-Each quarter, Prime Number Magazine, Press 53’s online literary journal, comes out with a new issue. All winning 53-word stories will be published in the journal!

-The 53-Word Story App is now available for download in the Android App Store (it’s called 53Words)! For those with other smart devices, check out the web app (developed by Daniel Krawiec) at 53wordstory.com

53-Word Story Contest Winner (February): Allan Moye

Congratulations to Allan Moyé, whose story “Looking Up” was chosen by guest judge Clifford Garstang as last month’s winner! Allan wins the Press 53 book of his choice, and his story will be published in Prime Number Magazine. Read the winning story, below.

Looking Up

It is usually a face.  When I drink too much it is Penelope who left crying with the iron still plugged in.  Sometimes it’s my old man who said I would amount to nothing. When I’m with Lola, sweet Lola from the far side of town, that ceiling stain is a palm tree.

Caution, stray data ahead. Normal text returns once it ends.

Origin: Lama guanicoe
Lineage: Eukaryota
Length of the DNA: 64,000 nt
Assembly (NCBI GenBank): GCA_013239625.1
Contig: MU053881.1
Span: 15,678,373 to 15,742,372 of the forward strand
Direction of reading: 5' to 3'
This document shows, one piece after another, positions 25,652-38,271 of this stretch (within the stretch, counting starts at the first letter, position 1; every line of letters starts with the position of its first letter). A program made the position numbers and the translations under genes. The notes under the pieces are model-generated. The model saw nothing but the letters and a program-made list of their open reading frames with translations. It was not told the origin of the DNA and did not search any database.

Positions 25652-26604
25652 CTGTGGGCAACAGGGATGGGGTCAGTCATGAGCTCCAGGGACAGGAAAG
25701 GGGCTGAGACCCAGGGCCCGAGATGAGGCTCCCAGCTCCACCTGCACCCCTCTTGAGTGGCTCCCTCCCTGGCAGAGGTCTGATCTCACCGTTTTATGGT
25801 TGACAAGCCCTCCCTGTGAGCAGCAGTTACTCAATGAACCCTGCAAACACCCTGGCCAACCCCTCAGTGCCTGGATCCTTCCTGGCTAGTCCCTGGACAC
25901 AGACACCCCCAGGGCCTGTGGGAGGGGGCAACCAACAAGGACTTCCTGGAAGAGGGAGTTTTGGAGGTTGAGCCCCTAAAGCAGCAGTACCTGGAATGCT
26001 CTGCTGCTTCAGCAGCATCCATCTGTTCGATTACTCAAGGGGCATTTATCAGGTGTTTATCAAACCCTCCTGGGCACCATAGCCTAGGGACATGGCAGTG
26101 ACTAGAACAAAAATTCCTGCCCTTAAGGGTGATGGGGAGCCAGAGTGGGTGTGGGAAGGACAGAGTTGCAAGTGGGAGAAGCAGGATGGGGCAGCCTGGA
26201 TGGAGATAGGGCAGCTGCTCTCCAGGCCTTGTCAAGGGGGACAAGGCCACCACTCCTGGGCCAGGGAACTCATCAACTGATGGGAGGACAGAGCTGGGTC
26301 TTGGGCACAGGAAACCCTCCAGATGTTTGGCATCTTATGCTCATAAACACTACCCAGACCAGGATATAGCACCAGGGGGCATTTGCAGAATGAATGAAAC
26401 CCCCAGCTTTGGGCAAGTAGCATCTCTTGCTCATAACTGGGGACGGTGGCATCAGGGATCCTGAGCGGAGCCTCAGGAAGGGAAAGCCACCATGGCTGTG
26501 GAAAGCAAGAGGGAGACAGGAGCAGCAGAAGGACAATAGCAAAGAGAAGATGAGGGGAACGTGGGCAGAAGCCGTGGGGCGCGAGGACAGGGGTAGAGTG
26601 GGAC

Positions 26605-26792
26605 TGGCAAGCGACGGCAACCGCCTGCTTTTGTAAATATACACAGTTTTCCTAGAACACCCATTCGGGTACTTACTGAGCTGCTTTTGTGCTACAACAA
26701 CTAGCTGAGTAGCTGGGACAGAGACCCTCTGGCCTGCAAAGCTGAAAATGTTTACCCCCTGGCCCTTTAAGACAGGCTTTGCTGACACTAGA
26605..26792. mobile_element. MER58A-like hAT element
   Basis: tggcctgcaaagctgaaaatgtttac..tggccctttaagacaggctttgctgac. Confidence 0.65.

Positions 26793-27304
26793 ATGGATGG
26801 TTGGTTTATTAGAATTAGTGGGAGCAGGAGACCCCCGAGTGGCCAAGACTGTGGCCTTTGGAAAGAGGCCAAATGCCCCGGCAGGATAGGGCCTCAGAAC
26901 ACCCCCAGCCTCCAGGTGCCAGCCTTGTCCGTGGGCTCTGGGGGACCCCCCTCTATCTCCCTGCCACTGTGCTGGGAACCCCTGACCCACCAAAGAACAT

53-Word Story Contest with Prime Number Magazine: March

                         

This month’s guest judge is Roy Kesey! Roy Kesey’s latest books are the short story collection Any Deadly Thing (Dzanc Books 2013) and the novel Pacazo (Jonathan Cape/Random House 2012). His other books include the short story collection All Over, the novella Nothing in the World, and two historical guidebooks. He has received an NEA creative writing fellowship, the Paula Anderson Book Award, and the Bullfight Media Little Book Award. His short stories, essays, translations and poems have appeared in more than a hundred magazines and anthologies, including Best American Short Stories and New Sudden Fiction.

Roy’s prompt: Write a 53-word story involving minor gemstones.

Guidelines and Information

-53 words—no more, no less—titles are not included in the word count.

-1 submission per person.